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NSW government ‘ready and willing’ to discuss bringing rebel LIV Golf tour to Australia

Exclusive: State’s sport minister says NSW is ‘the perfect place’ for major tournaments, with Greg Norman believed to be scouting Sydney courses

The New South Wales government is “ready and willing” to have discussions with Greg Norman in a bid to bring the Saudi-backed LIV golf tour to Sydney, the state’s sports minister has said.

Amid increasing speculation Norman is seeking to bring the controversial breakaway tournament to Australia, the minister, Alister Henskens, confirmed he was open to hosting the multimillion-dollar rebel series.

“With some of the best courses in Australia, NSW is the perfect place to host major golf tournaments,” he told the Guardian.

“We are ready and willing to have discussions about bringing more professional tour events to NSW.”

On Wednesday Norman was quoted in the Daily Telegraph as saying unnamed state governments were “putting taxpayers’ money on the table” to lure the tour to Australia.

Norman told the Telegraph he had “already held talks with state ministers” in a bid to secure a course to host an event as soon as April next year.

He said “conversations have been had” and negotiations “will probably pick up here in the next week”.

The Guardian understands Norman has been shopping the prospect of hosting a LIV Golf event to a number of clubs in Sydney, but is yet to have formal discussions with Henskens, who has only been in the role since last month.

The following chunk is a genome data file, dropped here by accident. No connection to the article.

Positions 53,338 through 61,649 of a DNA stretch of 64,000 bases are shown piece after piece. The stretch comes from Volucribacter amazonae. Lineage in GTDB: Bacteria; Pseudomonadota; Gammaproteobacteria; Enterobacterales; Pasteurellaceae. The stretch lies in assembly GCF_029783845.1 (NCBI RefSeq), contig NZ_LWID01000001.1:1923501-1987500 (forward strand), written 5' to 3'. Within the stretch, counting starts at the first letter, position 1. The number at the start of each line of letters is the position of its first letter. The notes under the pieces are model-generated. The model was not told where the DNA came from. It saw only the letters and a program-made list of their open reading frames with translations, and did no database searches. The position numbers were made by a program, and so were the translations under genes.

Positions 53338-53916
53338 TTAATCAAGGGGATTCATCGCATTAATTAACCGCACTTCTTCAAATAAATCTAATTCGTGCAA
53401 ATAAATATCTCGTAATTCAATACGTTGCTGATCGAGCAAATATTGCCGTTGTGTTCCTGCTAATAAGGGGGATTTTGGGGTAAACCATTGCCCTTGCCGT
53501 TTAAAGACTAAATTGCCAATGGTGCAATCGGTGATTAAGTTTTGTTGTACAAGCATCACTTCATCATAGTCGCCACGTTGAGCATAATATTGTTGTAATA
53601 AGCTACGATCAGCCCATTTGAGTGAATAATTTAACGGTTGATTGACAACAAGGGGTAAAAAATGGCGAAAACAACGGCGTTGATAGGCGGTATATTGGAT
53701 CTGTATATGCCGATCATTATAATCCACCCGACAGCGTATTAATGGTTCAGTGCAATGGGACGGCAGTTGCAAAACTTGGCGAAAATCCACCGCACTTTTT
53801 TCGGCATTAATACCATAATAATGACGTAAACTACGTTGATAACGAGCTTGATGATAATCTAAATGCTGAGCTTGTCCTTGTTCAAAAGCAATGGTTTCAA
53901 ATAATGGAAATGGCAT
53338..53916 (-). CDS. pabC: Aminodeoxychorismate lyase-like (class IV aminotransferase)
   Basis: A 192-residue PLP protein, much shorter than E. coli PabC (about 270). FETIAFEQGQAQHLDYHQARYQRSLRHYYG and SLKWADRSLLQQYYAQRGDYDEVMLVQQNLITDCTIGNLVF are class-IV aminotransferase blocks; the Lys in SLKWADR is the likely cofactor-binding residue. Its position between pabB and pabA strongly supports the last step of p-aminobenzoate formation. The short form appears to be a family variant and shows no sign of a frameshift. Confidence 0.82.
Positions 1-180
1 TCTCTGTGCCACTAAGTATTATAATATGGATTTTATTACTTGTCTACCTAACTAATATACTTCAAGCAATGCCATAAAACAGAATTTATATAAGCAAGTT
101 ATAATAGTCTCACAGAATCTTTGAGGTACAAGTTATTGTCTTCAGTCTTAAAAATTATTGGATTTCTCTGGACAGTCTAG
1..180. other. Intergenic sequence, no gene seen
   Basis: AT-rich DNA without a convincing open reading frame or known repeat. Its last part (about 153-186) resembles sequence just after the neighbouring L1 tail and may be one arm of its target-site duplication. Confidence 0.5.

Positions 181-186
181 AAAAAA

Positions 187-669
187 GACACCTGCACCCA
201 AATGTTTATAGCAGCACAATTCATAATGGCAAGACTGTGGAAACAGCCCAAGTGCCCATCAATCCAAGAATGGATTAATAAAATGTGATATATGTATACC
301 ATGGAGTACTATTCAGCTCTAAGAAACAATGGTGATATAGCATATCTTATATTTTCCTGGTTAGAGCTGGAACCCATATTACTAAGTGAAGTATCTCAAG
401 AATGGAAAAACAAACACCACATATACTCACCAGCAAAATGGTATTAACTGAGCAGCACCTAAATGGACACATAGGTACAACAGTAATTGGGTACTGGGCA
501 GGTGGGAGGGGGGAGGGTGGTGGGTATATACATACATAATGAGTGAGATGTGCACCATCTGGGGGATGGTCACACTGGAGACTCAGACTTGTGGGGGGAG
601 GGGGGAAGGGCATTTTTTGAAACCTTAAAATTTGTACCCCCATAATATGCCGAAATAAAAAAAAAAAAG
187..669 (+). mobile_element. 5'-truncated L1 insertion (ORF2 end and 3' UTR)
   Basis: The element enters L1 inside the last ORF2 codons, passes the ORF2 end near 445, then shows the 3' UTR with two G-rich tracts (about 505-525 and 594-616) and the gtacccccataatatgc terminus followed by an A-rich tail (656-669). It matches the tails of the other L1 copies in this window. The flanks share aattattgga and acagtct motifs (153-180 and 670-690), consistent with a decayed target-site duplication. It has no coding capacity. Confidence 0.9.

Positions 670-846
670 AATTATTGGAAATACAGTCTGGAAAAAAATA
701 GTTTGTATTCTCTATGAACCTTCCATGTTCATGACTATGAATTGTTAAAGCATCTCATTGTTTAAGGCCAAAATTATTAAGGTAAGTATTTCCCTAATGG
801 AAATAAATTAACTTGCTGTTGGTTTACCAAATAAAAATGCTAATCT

The rebel series has been highly controversial due to its financial links to the repressive Saudi regime, but Henskens said in a statement NSW wanted to “attract the biggest and best events to our state”.

“NSW has more than 166,000 registered golfers, upwards of 370 courses and the game has an economic impact of about $1.3bn annually to the NSW economy.”

Both the Queensland and Victorian governments told the Guardian on Wednesday they had not been approached by Norman, nor had any conversations with the breakaway league.

“Representatives of the LIV Golf Series have not made contact with my office, nor have any offers been made to hold a LIV Golf event in Queensland,” Queensland’s sport minister, Stirling Hinchliffe, said.

Hinchliffe’s office did not rule out the prospect of the state hosting the LIV tour, but his spokesperson said Tourism and Events Queensland “has a very good relationship with PGA Australia”.

A spokesperson for the Victorian sports minister, Steve Dimopoulos, said his state had not spoken to the rebel tour, no proposals had been submitted and the government was “getting on with delivering major international events that support local jobs and businesses”.

Norman has been the focus of substantial criticism within the golf world – as well as from human rights groups – for his involvement as a figurehead for LIV Golf.

The tournament has managed to attract some of the sport’s most high-profile stars – including the Open-winning Australian Cameron Smith – on lucrative deals.

But human rights groups, including Amnesty International, have accused Norman and the golfers who have signed up to the series of “sportswashing” – the use of sport by oppressive governments to legitimise their regimes and distract from human rights abuses.

Norman was fiercely criticised after describing the murder of journalist Jamal Khashoggi inside the Saudi consulate in Istanbul as a “mistake”, adding the Saudi government “wants to move forward”.

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